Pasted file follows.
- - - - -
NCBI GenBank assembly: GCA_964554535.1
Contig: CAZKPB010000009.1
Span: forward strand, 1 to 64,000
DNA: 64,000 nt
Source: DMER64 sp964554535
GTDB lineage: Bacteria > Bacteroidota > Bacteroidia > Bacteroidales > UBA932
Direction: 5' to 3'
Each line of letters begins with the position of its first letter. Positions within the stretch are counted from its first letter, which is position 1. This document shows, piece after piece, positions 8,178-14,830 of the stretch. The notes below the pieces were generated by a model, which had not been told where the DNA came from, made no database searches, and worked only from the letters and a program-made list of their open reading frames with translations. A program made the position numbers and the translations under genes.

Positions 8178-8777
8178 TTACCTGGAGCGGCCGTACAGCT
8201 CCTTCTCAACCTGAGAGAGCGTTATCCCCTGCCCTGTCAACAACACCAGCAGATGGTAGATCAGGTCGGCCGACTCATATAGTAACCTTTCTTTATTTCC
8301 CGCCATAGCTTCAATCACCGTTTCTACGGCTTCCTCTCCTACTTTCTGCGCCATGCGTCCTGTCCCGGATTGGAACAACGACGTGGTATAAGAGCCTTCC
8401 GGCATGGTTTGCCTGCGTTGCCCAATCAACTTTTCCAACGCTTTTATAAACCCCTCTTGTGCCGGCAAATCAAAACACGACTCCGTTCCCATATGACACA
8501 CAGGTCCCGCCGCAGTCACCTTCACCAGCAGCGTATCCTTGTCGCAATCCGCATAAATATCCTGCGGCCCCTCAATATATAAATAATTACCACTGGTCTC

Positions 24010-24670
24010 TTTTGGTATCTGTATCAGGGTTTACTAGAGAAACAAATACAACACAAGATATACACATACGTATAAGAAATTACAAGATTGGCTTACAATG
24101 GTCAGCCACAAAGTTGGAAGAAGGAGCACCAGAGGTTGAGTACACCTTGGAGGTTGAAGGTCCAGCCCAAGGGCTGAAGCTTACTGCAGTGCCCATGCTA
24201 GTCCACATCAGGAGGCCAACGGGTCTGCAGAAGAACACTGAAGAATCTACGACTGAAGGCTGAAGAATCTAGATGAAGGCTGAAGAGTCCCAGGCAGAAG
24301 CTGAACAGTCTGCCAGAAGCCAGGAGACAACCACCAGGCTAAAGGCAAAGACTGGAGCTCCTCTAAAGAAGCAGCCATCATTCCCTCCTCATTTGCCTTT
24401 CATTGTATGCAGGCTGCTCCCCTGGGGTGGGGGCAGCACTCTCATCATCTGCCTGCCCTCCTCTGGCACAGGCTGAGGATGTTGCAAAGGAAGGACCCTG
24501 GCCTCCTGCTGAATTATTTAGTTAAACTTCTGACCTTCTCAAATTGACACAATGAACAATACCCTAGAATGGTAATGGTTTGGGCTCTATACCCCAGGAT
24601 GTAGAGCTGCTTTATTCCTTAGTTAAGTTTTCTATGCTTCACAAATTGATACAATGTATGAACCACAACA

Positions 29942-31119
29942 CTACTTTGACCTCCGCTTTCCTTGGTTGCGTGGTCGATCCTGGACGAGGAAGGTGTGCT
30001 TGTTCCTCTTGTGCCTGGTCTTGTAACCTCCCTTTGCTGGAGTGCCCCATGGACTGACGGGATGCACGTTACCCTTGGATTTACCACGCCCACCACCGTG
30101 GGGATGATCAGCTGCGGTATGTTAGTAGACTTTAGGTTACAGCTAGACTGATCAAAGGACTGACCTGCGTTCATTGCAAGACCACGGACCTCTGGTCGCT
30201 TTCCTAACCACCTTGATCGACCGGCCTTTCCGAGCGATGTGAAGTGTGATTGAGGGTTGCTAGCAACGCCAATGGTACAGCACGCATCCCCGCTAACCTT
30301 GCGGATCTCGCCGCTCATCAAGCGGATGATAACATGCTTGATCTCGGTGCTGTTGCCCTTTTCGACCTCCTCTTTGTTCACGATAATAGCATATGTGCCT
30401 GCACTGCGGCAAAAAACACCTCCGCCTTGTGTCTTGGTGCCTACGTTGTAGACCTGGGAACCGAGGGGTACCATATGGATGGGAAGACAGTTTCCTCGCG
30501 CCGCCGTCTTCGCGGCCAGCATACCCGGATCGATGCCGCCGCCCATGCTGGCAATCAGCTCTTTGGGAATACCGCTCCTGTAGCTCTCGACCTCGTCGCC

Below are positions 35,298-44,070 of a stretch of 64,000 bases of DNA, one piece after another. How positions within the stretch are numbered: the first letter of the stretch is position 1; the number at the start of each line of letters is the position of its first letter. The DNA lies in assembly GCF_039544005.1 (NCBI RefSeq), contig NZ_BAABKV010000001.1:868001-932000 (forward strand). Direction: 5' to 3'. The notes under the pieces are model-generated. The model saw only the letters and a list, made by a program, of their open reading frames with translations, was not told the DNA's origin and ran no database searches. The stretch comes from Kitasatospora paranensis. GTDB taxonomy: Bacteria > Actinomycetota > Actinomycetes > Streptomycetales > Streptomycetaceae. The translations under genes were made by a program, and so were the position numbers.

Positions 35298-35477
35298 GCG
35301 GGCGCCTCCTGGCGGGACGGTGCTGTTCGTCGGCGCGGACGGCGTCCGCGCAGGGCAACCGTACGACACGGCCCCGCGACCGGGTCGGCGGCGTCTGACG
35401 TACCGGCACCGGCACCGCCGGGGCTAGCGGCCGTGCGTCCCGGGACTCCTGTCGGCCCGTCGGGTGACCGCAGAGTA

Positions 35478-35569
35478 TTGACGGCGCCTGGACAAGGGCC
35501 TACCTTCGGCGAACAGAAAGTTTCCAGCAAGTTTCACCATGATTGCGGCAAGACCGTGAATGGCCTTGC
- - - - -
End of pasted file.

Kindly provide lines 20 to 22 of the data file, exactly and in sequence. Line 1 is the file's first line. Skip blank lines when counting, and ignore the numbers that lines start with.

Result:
24401 CATTGTATGCAGGCTGCTCCCCTGGGGTGGGGGCAGCACTCTCATCATCTGCCTGCCCTCCTCTGGCACAGGCTGAGGATGTTGCAAAGGAAGGACCCTG
24501 GCCTCCTGCTGAATTATTTAGTTAAACTTCTGACCTTCTCAAATTGACACAATGAACAATACCCTAGAATGGTAATGGTTTGGGCTCTATACCCCAGGAT
24601 GTAGAGCTGCTTTATTCCTTAGTTAAGTTTTCTATGCTTCACAAATTGATACAATGTATGAACCACAACA